In 2012, Franny Millen saw a need in her community. There were kids in her school without access to computers, and their circumstances prompted her to ask questions of her parents. How could her classmates complete their homework assignments? And more importantly, how could she help?
Enter Eliminate the Digital Divide, or E2D, a non-profit founded the following year by Franny, now a high schooler in Davidson, and her dad, Pat Millen, Davidson College class of 1986.
"When we first started, we didn't know what a digital divide really was," said Pat, whose spouse is Eileen Keeley '89. "As it turned out, the solutions were hidden in plain sight -- generous donors and colleges that could provide volunteers. It was just a matter of corralling them all and sharing the message of digital inclusion."
Broadly speaking, "digital divide" describes the gap between those who have access to modern information and communications technology, and those who have restricted access or no access at all.
To start, the Millen-Keeley family and a small group of volunteers found computers for, and trained, 54 families at Davidson Elementary School. As of January 2017, more than 2,100 families from schools throughout Mecklenburg County use laptops provided by E2D, and this year's ambitious goal is to grow that figure to 5,000 and to continue sharing E2D's scalable model with communities around the country.
One of the first recipients of an E2D laptop was a Spanish-speaking family in Davidson.
"This mom wanted to send an email to her son's teacher, so we showed her how to type it into Google Translate, and then cut and paste into the body of an email," said Pat. "She was so excited about sending that email, but then it got even better. Five minutes later, she got a reply from the teacher... in Spanish. It was incredible."
A new video about the non-profit highlights a young female student staying late at school because she is homeless and not in a hurry to leave. The school system provides a taxi to drives her to a shelter. Thanks to E2D, she has a laptop and a Hot Spot, and even without a home, she can complete her homework.
Device, access and literacy are the three legs of the E2D stool. First, staff and volunteers provide a donated, refurbished laptop. Then, they make sure the users have access to the Internet and appropriate software. Finally, they offer instruction on how to use it all.
"Davidson College students are among our best, most reliable and valuable volunteers," said Millen. "They engage in a multitude of ways, from tutoring to metric analysis."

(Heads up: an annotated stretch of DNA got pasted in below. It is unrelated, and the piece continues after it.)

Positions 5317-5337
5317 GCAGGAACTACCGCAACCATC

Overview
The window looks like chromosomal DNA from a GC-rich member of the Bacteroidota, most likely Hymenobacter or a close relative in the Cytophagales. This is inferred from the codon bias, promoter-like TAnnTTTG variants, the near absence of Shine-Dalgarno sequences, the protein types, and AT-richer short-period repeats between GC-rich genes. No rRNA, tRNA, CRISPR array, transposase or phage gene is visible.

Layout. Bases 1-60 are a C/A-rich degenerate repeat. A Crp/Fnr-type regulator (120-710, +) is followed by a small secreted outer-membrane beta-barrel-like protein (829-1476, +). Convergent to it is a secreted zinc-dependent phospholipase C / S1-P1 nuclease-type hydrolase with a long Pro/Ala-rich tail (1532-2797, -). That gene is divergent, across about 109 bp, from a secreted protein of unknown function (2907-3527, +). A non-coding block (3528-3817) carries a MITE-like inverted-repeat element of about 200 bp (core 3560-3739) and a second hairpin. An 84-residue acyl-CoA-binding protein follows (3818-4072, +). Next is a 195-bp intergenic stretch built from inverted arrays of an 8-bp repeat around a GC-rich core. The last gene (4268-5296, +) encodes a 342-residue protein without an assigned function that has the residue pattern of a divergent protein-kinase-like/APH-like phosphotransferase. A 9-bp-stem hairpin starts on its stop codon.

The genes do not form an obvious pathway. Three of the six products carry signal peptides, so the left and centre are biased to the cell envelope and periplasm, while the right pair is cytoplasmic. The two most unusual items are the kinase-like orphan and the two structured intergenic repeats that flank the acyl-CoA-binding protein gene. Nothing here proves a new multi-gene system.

Seen as a business entrepreneur or social entrepreneur by most, Millen's entire career has been about "engaging in enterprise," as he describes it. He led the creation of InternetSoccer.com and spent 25 years in sports marketing, honing skills that have prepared him to confront social issues and injustices.
"Some people like to build the start of something, or the middle or the end," he said. "I always try to build the beginning and then get it to the people who can make it fly. It allows me think with a creative, innovative mind and to figure out ways people can engage to make a difference."
As any entrepreneur learns, failure is a part of every success story–Millen became acquainted with failure during his first year as a Wildcat.
"I made a mistake my first semester, and I was asked to visit [Dean of Students] Will Terry," he recalled. "He told me that everyone's allowed to make a mistake. That simple conversation had an amazing impact on my life. It gave me permission to be who I was, and the person who came into Davidson was vastly improved upon leaving Davidson."
Millen, who has always known Davidson thanks to his grandfather, 1922 alumnus Pat Gilchrist, jokes that he was given full permission to attend any college in the world, as long as it was Davidson. Still, he wouldn't have had it any other way, and he applied early decision.
The Millen-Keeley family is entrenched in the life of the college and the town. Through E2D and his family's shared passion for improving lives, Millen's breaking down barriers. It won't stop with laptops, either; homelessness is an issue he would like to address.
"At some point, people start to release things they care about like jobs and money," he said. "At some point, you just want a happy family, meaningful work and kids that are kind."
By that measure, Millen has achieved success.
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